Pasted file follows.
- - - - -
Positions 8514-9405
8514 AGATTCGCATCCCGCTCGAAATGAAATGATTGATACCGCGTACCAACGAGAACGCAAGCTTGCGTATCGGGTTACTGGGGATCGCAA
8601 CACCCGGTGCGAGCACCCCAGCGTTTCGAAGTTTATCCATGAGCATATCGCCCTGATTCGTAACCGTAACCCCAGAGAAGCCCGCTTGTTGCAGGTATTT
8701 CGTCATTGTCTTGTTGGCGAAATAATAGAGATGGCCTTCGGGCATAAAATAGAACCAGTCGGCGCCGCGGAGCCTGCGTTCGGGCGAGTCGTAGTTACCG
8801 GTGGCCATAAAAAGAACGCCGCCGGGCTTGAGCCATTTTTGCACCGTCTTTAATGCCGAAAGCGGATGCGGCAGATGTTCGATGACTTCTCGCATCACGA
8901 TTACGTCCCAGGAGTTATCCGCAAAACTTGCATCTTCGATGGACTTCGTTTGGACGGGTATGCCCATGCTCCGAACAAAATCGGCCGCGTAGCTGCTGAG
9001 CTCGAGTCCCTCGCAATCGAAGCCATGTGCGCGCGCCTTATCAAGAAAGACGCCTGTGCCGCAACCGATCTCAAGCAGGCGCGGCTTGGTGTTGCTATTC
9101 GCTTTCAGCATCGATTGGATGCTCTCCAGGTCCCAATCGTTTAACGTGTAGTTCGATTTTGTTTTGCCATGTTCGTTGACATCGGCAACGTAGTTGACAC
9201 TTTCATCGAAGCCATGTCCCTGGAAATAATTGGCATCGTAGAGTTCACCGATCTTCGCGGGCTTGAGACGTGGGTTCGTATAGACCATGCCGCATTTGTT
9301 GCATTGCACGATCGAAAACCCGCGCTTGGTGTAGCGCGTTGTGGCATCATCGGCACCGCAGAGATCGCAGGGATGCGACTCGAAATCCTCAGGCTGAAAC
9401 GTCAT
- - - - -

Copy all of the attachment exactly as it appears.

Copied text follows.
Positions 8514-9405
8514 AGATTCGCATCCCGCTCGAAATGAAATGATTGATACCGCGTACCAACGAGAACGCAAGCTTGCGTATCGGGTTACTGGGGATCGCAA
8601 CACCCGGTGCGAGCACCCCAGCGTTTCGAAGTTTATCCATGAGCATATCGCCCTGATTCGTAACCGTAACCCCAGAGAAGCCCGCTTGTTGCAGGTATTT
8701 CGTCATTGTCTTGTTGGCGAAATAATAGAGATGGCCTTCGGGCATAAAATAGAACCAGTCGGCGCCGCGGAGCCTGCGTTCGGGCGAGTCGTAGTTACCG
8801 GTGGCCATAAAAAGAACGCCGCCGGGCTTGAGCCATTTTTGCACCGTCTTTAATGCCGAAAGCGGATGCGGCAGATGTTCGATGACTTCTCGCATCACGA
8901 TTACGTCCCAGGAGTTATCCGCAAAACTTGCATCTTCGATGGACTTCGTTTGGACGGGTATGCCCATGCTCCGAACAAAATCGGCCGCGTAGCTGCTGAG
9001 CTCGAGTCCCTCGCAATCGAAGCCATGTGCGCGCGCCTTATCAAGAAAGACGCCTGTGCCGCAACCGATCTCAAGCAGGCGCGGCTTGGTGTTGCTATTC
9101 GCTTTCAGCATCGATTGGATGCTCTCCAGGTCCCAATCGTTTAACGTGTAGTTCGATTTTGTTTTGCCATGTTCGTTGACATCGGCAACGTAGTTGACAC
9201 TTTCATCGAAGCCATGTCCCTGGAAATAATTGGCATCGTAGAGTTCACCGATCTTCGCGGGCTTGAGACGTGGGTTCGTATAGACCATGCCGCATTTGTT
9301 GCATTGCACGATCGAAAACCCGCGCTTGGTGTAGCGCGTTGTGGCATCATCGGCACCGCAGAGATCGCAGGGATGCGACTCGAAATCCTCAGGCTGAAAC
9401 GTCAT